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One of those moments in London an American or most foreigners savor.

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Always, a pilgrimage, a  beauty, a joy. John Keats forever. English Romanticism forever. B3-yzpZIAAIuVOk.jpg-large

Down the cloistered hall… like a dream of English classics, literary characters dancing in my head, London, a city looming in my brain of larger than life characters and eccentric, wonderful stories and frightful tales.

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The heartbreakingly beautiful dream of Italy view from my dreamy Sorrento hotel room terrazzo.

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Walking along the Appian Way on a quiet, car-free Sunday in Rome or along the Renaissance Via Guilia, I am forever excited and in awe over the small beauties and signs of the ancient world in this magical, mysterious city open-armed to the world.

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The architecture and cafes are familiar but I feel and live Rome anew each visit. There’s always something new to discover or a passion to stumble onto. Life is in the moment. It is heavy with the past, it is so alive it smacks of the future, but it is so wildly, lightly felt in the now, in the moment, Rome is like dreaming awake, feeling everything. Everything!

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Finding new off the beaten path cafes was a big favorite of mine in Italy this year. Always in search of the quiet moments and the hidden corners of Rome. This cafe was in Trastevere where you can sit and sip espresso and gaze at a Baroque Madonna painted onto a church exterior wall.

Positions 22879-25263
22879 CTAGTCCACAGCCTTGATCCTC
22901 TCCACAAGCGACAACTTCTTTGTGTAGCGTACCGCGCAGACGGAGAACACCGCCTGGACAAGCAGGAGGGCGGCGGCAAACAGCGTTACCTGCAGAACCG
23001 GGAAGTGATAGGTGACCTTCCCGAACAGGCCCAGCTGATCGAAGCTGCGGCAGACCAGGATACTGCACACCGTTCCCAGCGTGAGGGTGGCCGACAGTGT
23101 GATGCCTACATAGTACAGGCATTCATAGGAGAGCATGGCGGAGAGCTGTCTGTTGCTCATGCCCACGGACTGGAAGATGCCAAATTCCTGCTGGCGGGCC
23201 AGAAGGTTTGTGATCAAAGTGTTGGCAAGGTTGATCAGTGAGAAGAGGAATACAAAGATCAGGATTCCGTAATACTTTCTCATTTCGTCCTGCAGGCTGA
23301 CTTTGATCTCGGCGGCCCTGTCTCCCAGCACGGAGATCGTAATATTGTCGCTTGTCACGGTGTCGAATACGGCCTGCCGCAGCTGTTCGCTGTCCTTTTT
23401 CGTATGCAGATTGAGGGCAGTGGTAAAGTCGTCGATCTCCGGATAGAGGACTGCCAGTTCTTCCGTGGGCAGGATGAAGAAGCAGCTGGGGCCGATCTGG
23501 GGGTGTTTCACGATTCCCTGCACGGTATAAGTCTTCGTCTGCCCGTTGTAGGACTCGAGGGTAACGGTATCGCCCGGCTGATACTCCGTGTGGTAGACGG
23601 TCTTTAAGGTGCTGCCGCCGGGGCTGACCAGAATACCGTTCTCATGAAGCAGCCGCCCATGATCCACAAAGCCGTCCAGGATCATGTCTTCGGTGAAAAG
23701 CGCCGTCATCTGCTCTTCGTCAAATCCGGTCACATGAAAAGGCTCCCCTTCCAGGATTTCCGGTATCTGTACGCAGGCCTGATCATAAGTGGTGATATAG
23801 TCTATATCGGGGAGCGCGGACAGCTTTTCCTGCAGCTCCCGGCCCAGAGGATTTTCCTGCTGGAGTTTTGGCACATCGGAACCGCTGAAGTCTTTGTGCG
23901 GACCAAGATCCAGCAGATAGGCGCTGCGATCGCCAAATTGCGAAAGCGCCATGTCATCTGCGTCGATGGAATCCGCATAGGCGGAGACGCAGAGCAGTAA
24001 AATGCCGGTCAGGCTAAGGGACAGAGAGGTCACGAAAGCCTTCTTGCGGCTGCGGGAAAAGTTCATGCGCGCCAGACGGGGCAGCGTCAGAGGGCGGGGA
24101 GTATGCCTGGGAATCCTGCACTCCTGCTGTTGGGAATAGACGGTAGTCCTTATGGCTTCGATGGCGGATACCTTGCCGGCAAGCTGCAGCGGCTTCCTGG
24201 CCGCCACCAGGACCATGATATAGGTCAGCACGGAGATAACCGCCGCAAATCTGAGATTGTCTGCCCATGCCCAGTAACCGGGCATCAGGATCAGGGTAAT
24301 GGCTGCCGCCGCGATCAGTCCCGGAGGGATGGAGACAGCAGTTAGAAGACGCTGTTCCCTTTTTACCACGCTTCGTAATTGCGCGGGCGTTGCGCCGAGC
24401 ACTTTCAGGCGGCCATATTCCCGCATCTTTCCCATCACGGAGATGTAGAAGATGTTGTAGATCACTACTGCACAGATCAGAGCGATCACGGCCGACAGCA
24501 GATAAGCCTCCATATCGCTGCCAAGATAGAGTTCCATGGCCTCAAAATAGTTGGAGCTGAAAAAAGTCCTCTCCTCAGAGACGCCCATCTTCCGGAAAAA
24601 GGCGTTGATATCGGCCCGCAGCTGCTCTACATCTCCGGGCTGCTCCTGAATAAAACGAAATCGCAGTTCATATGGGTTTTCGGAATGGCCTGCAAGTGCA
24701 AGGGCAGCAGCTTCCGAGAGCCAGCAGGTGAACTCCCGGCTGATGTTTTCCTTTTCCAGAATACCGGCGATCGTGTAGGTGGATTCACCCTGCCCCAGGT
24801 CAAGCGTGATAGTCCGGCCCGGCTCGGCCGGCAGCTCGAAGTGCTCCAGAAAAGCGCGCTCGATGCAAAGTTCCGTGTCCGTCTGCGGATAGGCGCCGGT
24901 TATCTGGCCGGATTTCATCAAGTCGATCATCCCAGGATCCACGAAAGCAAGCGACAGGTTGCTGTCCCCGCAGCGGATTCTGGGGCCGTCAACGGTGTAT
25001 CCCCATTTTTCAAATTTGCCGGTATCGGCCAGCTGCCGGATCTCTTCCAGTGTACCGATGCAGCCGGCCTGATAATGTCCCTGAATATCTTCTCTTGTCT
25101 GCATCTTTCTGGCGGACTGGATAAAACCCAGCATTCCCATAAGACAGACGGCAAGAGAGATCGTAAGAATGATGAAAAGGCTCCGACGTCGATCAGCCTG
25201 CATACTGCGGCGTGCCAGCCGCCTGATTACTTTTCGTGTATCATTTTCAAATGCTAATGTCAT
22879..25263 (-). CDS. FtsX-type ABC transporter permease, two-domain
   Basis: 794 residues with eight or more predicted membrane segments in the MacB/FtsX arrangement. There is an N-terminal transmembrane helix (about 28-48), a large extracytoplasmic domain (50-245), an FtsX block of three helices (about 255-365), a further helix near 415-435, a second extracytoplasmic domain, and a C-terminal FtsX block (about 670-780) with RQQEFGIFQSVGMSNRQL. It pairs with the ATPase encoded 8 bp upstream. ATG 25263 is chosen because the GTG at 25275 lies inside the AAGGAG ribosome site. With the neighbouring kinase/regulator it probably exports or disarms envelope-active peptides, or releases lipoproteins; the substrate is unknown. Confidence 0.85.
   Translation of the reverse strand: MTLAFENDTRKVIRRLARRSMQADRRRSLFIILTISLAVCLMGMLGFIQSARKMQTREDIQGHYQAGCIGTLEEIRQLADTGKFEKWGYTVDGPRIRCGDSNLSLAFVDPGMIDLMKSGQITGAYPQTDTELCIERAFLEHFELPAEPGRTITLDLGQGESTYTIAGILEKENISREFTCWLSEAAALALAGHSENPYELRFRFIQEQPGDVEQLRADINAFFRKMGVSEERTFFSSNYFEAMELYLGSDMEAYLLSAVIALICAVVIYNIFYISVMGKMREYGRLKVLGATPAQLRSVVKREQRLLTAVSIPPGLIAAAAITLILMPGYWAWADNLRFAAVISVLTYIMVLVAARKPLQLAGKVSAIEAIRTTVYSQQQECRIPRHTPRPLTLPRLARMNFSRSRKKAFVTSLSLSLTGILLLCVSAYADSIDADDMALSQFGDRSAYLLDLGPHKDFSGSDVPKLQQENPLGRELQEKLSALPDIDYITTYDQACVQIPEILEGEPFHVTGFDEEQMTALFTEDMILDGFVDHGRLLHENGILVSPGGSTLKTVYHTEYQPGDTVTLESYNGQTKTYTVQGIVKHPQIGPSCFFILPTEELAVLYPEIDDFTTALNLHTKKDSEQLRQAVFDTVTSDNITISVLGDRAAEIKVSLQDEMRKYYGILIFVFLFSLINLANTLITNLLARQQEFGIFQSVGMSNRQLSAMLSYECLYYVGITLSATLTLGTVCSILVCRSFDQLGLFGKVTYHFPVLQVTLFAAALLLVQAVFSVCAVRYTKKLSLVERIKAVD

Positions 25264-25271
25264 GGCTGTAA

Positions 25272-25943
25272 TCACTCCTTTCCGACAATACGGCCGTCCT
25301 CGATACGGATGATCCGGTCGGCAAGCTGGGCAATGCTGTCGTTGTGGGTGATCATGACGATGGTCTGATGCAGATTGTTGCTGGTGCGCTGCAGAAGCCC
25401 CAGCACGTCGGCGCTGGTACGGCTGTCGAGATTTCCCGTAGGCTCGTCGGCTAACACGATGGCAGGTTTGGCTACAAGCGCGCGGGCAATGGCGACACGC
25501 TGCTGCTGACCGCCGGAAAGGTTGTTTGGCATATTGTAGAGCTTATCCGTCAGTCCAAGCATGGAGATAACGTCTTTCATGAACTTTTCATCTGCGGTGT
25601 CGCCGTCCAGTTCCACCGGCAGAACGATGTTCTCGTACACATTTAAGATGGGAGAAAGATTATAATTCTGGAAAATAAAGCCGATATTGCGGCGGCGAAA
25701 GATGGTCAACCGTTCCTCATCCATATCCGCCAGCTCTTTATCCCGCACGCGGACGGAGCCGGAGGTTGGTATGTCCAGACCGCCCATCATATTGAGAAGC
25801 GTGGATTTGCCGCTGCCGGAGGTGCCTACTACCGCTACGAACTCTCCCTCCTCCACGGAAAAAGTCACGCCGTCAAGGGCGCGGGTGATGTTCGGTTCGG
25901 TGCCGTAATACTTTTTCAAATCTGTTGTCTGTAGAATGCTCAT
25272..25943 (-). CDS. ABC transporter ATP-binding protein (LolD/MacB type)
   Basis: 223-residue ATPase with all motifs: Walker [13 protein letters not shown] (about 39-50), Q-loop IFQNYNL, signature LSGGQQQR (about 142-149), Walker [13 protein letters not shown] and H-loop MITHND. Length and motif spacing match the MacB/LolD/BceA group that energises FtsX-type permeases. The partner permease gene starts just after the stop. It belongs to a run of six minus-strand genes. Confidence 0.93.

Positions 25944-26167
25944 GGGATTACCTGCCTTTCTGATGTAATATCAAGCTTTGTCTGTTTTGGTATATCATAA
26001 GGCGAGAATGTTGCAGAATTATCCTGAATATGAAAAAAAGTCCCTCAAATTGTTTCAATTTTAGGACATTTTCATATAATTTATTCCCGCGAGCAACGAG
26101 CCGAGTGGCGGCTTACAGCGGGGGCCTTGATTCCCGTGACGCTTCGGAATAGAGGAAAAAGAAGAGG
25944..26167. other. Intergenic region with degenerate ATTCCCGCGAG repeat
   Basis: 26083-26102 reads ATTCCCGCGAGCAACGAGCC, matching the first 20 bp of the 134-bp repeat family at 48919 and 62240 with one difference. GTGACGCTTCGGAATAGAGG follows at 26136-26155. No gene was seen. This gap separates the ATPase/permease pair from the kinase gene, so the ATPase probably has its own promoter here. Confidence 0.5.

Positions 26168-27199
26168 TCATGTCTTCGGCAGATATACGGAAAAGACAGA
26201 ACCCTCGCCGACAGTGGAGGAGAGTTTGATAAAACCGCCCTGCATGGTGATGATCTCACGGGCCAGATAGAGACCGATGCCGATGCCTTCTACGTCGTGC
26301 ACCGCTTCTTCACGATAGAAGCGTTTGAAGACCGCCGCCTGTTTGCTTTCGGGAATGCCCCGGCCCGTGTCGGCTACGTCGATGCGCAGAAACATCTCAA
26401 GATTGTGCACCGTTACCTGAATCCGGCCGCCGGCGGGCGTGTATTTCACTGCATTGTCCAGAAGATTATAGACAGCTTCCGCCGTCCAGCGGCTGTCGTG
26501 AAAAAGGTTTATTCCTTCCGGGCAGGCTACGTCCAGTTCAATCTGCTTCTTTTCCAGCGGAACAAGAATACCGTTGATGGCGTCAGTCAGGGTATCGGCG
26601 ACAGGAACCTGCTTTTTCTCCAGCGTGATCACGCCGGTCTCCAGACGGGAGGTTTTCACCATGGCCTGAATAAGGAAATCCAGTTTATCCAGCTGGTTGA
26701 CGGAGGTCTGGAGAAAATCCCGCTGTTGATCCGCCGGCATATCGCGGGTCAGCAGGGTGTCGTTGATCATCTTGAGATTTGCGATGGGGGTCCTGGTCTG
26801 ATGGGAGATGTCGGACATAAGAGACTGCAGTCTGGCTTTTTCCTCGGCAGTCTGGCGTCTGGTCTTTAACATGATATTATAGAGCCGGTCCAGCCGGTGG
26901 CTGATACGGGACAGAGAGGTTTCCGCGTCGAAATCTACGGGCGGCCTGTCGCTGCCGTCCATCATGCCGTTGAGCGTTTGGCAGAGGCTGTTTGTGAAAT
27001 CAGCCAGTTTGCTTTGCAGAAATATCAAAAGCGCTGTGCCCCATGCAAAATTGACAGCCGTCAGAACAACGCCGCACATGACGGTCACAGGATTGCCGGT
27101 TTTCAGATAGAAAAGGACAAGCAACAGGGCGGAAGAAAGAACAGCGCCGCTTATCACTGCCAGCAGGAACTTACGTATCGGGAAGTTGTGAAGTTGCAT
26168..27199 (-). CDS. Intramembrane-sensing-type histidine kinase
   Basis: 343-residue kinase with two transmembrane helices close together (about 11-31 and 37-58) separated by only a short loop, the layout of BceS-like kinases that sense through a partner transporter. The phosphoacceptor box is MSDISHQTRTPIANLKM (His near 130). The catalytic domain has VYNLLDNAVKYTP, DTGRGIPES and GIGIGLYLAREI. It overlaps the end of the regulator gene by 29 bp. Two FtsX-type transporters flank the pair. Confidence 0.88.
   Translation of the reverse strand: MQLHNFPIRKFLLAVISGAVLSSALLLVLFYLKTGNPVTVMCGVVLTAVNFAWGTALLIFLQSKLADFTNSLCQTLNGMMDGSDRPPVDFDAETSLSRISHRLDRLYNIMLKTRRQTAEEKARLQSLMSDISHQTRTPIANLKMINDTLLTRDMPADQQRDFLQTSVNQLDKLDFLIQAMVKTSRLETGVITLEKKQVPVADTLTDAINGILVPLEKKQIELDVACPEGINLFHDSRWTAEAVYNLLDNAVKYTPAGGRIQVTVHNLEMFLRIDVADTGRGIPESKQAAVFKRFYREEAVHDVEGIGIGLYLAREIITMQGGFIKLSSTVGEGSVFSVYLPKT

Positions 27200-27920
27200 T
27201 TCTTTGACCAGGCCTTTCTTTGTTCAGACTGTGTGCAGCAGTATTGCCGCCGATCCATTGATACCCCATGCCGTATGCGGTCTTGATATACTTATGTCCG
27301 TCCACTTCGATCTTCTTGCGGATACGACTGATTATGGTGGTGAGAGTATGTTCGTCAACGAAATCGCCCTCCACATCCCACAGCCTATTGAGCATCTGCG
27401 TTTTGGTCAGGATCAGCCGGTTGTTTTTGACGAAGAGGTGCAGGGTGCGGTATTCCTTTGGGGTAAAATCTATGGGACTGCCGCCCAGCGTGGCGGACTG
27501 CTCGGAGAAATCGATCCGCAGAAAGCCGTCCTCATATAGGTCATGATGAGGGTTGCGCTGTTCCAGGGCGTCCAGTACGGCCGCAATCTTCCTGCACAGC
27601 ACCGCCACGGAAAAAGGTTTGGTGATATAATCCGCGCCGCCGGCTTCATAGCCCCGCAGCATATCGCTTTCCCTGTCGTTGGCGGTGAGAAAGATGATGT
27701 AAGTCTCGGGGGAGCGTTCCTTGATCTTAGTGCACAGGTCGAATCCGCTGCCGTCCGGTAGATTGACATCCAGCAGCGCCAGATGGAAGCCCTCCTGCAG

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I love the Eternal City because it has so many layers of history and love and unknown stories and marks of time and beauty in decay and new life bursting forth in a macabre, colored, brilliant celebration in Roman life today.

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Took a boat around my favorite island and swam in the Tyrrhenian sea on Capri, a place which invokes everything beautiful, lush and ancient about Southern Italy. There’s nothing quite like it.

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Returned to a lot of the same pleasures of the past, freshly squeezed oranges and lemons, under the Italian sun, by a Neapolitan woman who sings all day as she flitters around her Kiosk on the gorgeous Via Tragara.

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A return to Pompeii, the fascinating buried city with Vesuvius watchful in the distance.

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Meeting new friends abroad 🙂

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Long walks soaking in the sun and the past.

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Architectural details in half-obscured gardens of small villa art museums (full of amazing Renaissance, ancient and baroque Italian art)!

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Being the foreigner in a city you fall into like a comfortable affair.

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The moments you can’t anticipate but happen upon in the most beautiful of happenstances.